Ressa 31:49
Totally. I will tell you this. You could give some education to entrepreneurs around the country, because I’m hearing build outs that are a lot more than that to get them looking great. And I think you probably given it’s a historic building. My guess is you probably left a little bit of the character in the building. You have your enhancements, but there’s also some character that had the high ceilings and all that to really make it an awesome look and feel.

West 32:21
Yeah, I mean, again, I do have, I do have somebody who’s pretty talented at my fingertips, but always last on the list just that happens at night.

Ressa 32:32
And it happens at night. I understand. I understand. Well, listen, this has been great. Like I said before, Heidi, you are hope keep grinding, I have no doubt you’re going to make it through this tough time we’re in. So I know it’s not easy, but keep pushing along. Glad you got the second round of PPP, and keep innovating. And I don’t think the the midnight photography is going to end and things like that anytime soon. But there will be a light at the end of the tunnel.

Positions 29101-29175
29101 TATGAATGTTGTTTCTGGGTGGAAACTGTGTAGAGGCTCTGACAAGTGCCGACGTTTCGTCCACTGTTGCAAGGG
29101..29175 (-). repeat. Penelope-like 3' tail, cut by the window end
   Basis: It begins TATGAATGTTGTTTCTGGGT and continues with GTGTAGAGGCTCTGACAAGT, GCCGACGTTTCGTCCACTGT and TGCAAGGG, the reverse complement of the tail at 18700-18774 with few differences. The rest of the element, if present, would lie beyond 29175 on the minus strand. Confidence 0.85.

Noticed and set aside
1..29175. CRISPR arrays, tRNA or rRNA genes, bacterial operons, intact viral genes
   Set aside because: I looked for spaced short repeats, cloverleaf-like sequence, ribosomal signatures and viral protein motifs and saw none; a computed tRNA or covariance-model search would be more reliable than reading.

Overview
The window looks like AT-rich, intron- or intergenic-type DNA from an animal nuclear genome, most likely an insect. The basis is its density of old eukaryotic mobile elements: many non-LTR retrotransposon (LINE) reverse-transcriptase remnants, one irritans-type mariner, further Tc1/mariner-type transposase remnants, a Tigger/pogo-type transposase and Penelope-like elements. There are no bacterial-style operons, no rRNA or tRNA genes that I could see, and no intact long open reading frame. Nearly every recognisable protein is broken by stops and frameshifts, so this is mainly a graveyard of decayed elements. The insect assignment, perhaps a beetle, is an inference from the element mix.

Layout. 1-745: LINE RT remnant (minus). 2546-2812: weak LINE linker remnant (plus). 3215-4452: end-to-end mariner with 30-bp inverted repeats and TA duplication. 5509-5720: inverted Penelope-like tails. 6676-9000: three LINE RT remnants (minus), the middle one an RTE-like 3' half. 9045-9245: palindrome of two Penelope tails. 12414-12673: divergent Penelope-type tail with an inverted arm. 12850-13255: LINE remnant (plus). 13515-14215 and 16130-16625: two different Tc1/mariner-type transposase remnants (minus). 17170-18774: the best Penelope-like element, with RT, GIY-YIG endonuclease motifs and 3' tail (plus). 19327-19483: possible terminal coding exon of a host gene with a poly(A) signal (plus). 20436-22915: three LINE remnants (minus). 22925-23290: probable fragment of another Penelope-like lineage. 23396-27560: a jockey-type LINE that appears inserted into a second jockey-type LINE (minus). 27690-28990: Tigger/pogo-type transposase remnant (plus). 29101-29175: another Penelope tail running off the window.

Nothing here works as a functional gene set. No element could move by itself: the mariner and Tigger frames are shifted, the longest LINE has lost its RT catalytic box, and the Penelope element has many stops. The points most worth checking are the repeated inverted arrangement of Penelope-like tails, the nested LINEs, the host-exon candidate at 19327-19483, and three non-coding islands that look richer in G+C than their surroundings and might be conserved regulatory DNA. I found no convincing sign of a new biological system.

West 33:06
Well, thank you. Thanks for having me on. I love to talk about retail. So I appreciate it.

Ressa 33:12
No doubt. Well, I’m gonna take to the last part of the show. I’ve got three fun questions for you. Are you ready? Oh, yes, I am. All right. Question one, what extinct retailer Do you wish would come back from the dead?

West 33:25
So I had to think about this long and hard. I knew this was coming. But I really miss the high end department store the Lord and Taylor down out of New York City. I missed that really special retail moment where you could walk through the doors and walk into a whole nother world. It was calm, it was beautiful. There were items there that you’d never see anywhere else. The staff was fabulous. The music the sense that’s been gone for a very long time. I grew up in the 80s in New York City that was where I cut my teeth as a fashionista and I would spend hours in those stores and I really missed them.

Ressa 34:08